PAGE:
Looking for a NEXUS interview appointment? It might be easier to find a Sasquatch in the woods behind Baker Field.
Thirteen NEXUS enrollment centers in Canada remain closed even though the U.S. centers have been open since April 19. One reason why is because the U.S. wants officers to bear arms while on duty processing NEXUS applicants, according to CBP spokesperson Rhonda Lawson who was quoted in a July 23 Canadian Press story.
The issue of legal protections for U.S. officers was raised in an April 21 story in the All Point Bulletin in which Canada Border Services Agency (CBSA) senior spokesperson Rebecca Purdy was specifically asked if the issue of carrying weapons while on duty was the reason why the two governments had failed to reach an agreement to re-open the centers. Purdy avoided answering the question and merely replied that “the CBSA and the U.S. CBP are working together to mitigate the impact on members caused by the extended closures of the enrollment centers.”
A U.S./Canada Preclearance agreement that went into effect in 2019 authorized U.S. officers working in Canadian airports and other ports performing immigration and customs duties in preclearance areas to carry guns wherever CBSA officers carry guns. However, as CBSA officers are not allowed to carry guns, neither are U.S. officers. The agreement also allowed U.S. officers to conduct strip searches when necessary.
“It is totally ridiculous to think that U.S. officers need to carry guns while interviewing pre-approved NEXUS applicants,” said local immigration attorney Len Saunders. “It shows an absolute lack of common sense and a complete disregard of the needs of traveling citizens,” he added.
Prior to the shutdown, Canada had 12 processing centers, mostly at international airports. Once an individual has submitted an application and received provisional approval for membership, that person needs to schedule an interview at an enrollment center. While Canadians are able to be interviewed at an American enrollment center, the wait for an appointment is a daunting one.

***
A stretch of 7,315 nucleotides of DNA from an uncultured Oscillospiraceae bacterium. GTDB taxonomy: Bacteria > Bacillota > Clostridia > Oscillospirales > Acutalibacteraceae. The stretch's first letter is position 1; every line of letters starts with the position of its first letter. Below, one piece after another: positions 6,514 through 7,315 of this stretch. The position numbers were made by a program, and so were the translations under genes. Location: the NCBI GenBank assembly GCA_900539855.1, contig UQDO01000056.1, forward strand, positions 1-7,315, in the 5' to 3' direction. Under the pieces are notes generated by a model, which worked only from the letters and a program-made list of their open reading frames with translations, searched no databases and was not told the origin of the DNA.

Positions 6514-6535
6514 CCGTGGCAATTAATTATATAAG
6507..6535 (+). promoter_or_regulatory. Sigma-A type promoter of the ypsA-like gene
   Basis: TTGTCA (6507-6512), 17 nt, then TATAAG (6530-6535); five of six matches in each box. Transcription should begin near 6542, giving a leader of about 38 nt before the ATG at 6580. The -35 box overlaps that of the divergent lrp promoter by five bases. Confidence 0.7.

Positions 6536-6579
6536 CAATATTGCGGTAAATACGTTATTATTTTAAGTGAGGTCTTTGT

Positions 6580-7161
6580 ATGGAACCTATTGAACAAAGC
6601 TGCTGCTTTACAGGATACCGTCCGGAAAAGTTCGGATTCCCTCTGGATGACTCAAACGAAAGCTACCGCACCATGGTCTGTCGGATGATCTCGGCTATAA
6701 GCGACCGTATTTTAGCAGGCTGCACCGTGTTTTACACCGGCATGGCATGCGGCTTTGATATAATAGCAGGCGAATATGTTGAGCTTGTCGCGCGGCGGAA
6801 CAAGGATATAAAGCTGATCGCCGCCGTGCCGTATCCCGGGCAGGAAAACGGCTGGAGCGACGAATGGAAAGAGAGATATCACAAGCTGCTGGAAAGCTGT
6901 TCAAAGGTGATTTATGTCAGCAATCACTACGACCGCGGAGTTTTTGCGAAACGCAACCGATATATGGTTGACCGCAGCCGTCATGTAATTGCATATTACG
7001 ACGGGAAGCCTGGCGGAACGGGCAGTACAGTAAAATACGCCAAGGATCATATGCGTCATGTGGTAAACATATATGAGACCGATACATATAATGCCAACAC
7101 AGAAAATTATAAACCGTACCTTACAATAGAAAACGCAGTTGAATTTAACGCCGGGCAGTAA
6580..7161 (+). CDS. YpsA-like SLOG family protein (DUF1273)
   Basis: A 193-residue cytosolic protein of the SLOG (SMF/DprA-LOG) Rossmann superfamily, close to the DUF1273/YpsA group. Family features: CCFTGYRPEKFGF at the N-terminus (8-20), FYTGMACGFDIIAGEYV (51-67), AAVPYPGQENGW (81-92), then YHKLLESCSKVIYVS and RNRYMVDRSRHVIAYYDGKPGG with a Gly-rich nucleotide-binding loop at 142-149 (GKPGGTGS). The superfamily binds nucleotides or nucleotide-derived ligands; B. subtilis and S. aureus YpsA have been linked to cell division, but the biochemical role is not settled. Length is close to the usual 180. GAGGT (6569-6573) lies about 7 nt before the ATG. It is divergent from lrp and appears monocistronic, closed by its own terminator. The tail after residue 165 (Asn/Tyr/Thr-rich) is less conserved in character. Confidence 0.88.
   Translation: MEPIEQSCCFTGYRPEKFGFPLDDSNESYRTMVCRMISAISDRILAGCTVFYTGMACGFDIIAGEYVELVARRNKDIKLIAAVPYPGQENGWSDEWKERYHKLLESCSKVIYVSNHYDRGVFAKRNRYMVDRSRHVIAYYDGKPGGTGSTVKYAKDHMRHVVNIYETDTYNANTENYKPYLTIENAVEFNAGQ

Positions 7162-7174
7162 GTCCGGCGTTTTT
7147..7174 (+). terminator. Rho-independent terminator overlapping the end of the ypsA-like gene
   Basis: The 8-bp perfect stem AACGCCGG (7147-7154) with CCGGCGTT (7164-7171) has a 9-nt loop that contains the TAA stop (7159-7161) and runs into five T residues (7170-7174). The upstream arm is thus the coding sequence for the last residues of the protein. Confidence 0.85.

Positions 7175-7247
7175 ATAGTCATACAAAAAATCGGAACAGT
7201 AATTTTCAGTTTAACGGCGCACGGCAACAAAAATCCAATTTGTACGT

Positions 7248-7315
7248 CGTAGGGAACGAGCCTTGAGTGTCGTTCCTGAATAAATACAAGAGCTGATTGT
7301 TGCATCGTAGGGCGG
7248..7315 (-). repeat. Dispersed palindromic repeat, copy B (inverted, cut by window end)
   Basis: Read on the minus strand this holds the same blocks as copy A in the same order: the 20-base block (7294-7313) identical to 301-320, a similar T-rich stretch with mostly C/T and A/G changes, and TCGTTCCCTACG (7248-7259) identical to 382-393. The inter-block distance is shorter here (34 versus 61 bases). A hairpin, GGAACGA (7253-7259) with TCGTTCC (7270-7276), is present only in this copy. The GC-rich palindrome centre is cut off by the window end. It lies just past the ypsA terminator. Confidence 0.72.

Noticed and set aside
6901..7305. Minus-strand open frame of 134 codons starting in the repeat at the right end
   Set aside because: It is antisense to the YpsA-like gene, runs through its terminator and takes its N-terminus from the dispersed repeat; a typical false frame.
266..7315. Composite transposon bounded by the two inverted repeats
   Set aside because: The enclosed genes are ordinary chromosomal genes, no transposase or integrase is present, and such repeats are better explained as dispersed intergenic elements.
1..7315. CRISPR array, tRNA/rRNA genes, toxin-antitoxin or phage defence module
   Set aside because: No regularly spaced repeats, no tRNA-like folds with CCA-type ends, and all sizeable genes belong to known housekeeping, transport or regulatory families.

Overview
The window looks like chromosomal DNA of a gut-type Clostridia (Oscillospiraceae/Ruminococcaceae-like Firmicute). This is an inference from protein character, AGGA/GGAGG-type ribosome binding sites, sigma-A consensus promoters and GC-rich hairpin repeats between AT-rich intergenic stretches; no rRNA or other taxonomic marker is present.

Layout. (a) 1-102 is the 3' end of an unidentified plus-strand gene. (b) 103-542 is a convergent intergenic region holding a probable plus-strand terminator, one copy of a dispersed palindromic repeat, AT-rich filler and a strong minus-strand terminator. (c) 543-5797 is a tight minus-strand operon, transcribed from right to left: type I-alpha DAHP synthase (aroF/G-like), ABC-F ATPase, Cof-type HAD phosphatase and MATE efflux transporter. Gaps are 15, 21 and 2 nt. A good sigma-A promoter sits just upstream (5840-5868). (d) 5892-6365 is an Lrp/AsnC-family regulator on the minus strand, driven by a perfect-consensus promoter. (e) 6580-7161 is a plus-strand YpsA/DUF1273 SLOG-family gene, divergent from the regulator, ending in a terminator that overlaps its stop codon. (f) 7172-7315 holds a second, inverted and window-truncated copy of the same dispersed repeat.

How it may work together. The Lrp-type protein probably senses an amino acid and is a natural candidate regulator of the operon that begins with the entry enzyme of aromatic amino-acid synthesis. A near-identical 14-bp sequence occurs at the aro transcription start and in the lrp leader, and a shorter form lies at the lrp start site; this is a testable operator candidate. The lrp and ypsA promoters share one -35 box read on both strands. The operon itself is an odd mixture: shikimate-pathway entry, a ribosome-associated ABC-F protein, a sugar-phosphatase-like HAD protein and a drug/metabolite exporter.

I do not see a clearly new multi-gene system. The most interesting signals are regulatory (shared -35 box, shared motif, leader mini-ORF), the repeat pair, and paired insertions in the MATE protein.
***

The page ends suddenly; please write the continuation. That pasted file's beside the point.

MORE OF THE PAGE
Of the 12 U.S. centers, five of them, including the Blaine/Birch Bay Square office, show no availability. Two centers in Minnesota and one in Michigan show open interview slots in July and August but all three locations are remote ones.
The center in Maine shows an opening in October but the remaining centers have no slots open until 2023. New appointment slots are generally made available on the first Monday of each month and occasionally a cancelation will open up a time for whoever is diligent enough to keep checking the appointment site (bit.ly/3Ov3UP1).
In the meantime, the backlog for appointments has only gotten larger. In April, approximately 270,000 people were waiting for an interview – that figure has now ballooned to just under 342,000. Around 75 percent of NEXUS members are Canadians.
The Global Entry program could be a stop gap measure that is available to Americans, Mexicans and citizens of 13 other nations not including Canada. Global entry members can use NEXUS entry points at land and air locations, mainly in the U.S. although some countries offer expedited entry to members.
According to the CBP website, applicants can get walk-in interview appointments at numerous U.S. and Canadian airports on their arrival. For more information, go to bit.ly/3PSCW3C.
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